Phil Spencer, CEO of Microsoft’s gaming unit, arrives at federal court in San Francisco on June 28, 2023.
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Microsoft executives in 2022 predicted gaming growth would come from advertising and mobile purchases over the next several years, according to documents recently published inadvertently on a court website.
The disclosure, seen in a Microsoft presentation from May 2022, is the latest bit of inside information to trickle out as a result of the software maker’s battle against the Federal Trade Commission over the pending Activision Blizzard acquisition. Earlier documents have shown Microsoft setting a target of $500 billion in total revenue by the 2030 fiscal year and analyzing its corporate clients’ use of products from its rivals.
In July, federal Judge Jacqueline Scott Corley of the U.S. District Court for the Northern District of California ruled in favor of Microsoft and Activision. Since then, the two companies and others involved with the case have been requesting and receiving approval for redactions to documents before the court releases them to the public.
According to a Tuesday court order, Microsoft, in response to an earlier court request, on Sept. 14 sent a link to documents that included the May 2022 presentation. After the court uploaded the documents to its website, the parties told the court the documents contained nonpublic information, and Corley removed them from public view.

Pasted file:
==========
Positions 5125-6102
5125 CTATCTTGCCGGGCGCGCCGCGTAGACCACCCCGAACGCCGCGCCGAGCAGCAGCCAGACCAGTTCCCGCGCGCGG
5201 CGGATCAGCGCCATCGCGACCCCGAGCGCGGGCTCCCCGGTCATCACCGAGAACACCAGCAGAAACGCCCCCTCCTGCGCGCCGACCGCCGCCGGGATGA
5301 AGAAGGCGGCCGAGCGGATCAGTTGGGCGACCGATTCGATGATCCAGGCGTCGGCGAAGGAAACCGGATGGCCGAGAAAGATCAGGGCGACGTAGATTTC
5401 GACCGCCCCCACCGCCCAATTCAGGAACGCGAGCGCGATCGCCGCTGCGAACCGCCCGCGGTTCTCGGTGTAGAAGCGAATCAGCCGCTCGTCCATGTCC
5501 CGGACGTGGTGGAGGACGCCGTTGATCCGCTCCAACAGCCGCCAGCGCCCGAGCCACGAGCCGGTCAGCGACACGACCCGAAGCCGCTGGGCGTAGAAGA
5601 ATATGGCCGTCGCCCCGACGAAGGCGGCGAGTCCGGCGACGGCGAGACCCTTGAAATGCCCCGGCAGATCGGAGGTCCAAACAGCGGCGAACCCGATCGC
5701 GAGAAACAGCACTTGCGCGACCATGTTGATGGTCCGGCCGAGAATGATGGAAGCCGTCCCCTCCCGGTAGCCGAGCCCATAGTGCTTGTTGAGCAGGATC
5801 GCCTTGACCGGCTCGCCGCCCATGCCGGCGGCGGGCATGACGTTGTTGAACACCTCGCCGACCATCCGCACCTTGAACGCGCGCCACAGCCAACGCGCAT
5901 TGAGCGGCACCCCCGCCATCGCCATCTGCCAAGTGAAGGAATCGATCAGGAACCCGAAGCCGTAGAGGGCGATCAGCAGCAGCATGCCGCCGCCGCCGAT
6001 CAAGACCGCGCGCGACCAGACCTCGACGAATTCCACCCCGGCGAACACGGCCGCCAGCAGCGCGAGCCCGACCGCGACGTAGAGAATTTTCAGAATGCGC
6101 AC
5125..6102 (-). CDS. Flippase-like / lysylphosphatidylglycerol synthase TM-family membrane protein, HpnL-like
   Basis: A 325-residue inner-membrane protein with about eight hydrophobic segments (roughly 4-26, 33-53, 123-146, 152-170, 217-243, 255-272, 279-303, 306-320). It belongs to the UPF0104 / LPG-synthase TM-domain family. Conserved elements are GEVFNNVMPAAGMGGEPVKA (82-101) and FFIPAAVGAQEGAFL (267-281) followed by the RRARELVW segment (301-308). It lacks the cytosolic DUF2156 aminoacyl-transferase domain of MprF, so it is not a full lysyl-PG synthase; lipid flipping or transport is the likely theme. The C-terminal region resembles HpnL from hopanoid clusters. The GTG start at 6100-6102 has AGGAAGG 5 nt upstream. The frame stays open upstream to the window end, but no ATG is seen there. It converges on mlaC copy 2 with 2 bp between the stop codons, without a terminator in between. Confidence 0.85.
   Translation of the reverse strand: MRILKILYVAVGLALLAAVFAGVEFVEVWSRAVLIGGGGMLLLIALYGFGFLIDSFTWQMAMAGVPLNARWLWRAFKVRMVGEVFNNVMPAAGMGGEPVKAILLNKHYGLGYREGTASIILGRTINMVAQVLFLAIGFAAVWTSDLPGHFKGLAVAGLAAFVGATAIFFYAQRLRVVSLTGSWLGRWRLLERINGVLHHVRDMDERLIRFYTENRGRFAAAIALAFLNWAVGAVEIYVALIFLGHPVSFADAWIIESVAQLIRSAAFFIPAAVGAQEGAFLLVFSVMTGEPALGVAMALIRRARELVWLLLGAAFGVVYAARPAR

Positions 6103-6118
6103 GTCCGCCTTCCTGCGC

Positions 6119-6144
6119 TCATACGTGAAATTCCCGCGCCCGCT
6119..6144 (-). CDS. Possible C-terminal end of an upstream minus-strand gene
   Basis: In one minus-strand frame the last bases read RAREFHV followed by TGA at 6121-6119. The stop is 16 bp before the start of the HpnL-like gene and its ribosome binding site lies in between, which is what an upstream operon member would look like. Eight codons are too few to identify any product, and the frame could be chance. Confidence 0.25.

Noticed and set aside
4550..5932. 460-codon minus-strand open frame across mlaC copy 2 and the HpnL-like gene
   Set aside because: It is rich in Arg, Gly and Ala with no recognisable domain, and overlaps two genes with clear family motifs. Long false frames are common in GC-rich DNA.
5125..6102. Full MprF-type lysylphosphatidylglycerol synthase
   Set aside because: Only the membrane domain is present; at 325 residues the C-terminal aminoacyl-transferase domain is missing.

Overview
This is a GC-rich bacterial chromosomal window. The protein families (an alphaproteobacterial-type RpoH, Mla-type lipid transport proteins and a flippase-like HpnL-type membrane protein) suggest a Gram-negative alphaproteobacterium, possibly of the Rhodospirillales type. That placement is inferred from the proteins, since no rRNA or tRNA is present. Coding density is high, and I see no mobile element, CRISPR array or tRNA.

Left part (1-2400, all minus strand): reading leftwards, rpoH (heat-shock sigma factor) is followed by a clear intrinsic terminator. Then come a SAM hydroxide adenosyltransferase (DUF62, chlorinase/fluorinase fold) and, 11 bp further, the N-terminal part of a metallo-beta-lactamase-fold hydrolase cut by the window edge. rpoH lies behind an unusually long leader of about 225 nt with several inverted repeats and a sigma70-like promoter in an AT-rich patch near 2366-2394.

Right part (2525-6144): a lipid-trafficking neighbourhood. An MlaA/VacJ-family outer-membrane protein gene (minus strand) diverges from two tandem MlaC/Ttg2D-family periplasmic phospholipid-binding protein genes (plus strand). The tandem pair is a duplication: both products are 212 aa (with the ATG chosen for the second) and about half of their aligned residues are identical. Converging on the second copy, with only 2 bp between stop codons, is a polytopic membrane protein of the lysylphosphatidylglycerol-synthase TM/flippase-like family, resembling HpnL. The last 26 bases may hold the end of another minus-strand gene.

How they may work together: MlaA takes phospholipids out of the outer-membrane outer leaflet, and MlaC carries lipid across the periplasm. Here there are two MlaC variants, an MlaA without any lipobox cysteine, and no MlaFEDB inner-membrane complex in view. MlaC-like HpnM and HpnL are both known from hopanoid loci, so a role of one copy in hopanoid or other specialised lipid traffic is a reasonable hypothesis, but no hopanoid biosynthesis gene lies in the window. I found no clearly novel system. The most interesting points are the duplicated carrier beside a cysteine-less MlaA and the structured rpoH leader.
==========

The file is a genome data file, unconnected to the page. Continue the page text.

The presentation describes plans for a new Xbox console timed for a 2028 release. It would follow the Xbox Series X and Series S, which became available in 2020. Those consoles are the successor to the Xbox One, which debuted in 2013.
The document does not mention the $68.7 billion Activision deal, which had been announced months earlier. But Activision would seem to be a key to achieving the type of revenue described in the presentation.
It shows gaming revenue doubling to $36 billion in the 2030 fiscal year, compared with a forecast of $18 billion for the 2022 fiscal year. Actual fiscal 2022 gaming revenue totaled $16.23 billion, according to an annual report.
It’s unfortunate that the company’s plans are making their way to the public in the way they are, Phil Spencer, Microsoft’s gaming CEO, said in a post Tuesday on X, formerly known as Twitter.
A Microsoft spokesperson did not immediately respond to a request for comment.
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